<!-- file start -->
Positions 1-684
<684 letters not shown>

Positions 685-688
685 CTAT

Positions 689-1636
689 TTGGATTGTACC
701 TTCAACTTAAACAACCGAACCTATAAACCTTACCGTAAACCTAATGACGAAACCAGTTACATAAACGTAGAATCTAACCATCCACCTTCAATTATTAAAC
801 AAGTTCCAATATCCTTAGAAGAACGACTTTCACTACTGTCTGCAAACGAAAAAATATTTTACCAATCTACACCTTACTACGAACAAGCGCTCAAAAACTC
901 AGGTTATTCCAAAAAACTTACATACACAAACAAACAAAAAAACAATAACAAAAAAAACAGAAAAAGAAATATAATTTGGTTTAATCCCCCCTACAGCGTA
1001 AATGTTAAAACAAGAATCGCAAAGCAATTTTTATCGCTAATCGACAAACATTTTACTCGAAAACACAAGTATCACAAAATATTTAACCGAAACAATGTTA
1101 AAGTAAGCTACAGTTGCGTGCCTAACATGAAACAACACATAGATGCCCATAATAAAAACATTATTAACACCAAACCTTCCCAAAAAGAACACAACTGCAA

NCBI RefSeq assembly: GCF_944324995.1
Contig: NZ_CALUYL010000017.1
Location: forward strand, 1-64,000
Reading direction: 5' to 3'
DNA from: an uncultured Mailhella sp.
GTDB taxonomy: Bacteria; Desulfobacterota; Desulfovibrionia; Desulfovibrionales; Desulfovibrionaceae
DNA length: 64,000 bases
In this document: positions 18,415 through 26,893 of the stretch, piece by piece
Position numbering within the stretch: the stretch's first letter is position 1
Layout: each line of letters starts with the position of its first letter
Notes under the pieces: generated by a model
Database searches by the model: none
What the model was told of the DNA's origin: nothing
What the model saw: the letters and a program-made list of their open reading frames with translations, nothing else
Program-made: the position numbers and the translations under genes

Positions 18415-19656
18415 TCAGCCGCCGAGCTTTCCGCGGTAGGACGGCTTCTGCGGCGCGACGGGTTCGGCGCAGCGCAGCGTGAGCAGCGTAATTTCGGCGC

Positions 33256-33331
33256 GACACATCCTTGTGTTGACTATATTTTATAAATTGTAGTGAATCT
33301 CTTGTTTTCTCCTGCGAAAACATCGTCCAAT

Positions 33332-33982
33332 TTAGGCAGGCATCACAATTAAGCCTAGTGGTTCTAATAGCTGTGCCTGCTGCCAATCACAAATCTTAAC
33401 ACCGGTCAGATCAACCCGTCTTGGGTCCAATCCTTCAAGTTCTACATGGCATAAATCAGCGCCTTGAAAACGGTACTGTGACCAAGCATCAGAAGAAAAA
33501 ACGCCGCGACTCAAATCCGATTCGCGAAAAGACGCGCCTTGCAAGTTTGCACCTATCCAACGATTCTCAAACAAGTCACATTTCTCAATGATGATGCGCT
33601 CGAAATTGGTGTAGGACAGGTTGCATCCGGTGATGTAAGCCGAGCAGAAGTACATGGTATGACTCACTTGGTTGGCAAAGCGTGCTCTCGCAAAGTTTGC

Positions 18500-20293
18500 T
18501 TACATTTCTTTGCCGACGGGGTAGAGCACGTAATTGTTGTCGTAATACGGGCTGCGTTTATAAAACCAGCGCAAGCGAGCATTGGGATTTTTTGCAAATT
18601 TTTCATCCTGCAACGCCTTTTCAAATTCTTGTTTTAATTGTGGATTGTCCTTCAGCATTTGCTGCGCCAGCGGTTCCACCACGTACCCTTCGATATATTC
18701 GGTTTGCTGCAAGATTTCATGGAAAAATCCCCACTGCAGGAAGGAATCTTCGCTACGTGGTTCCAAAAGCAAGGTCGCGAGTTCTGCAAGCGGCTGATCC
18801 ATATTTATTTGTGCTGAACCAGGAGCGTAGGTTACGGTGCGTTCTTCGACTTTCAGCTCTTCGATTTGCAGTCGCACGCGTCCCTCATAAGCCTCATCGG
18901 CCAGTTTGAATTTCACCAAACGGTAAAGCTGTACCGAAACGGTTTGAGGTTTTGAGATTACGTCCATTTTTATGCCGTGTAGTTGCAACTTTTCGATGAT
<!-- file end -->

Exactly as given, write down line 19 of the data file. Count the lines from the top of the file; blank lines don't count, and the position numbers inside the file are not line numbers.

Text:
In this document: positions 18,415 through 26,893 of the stretch, piece by piece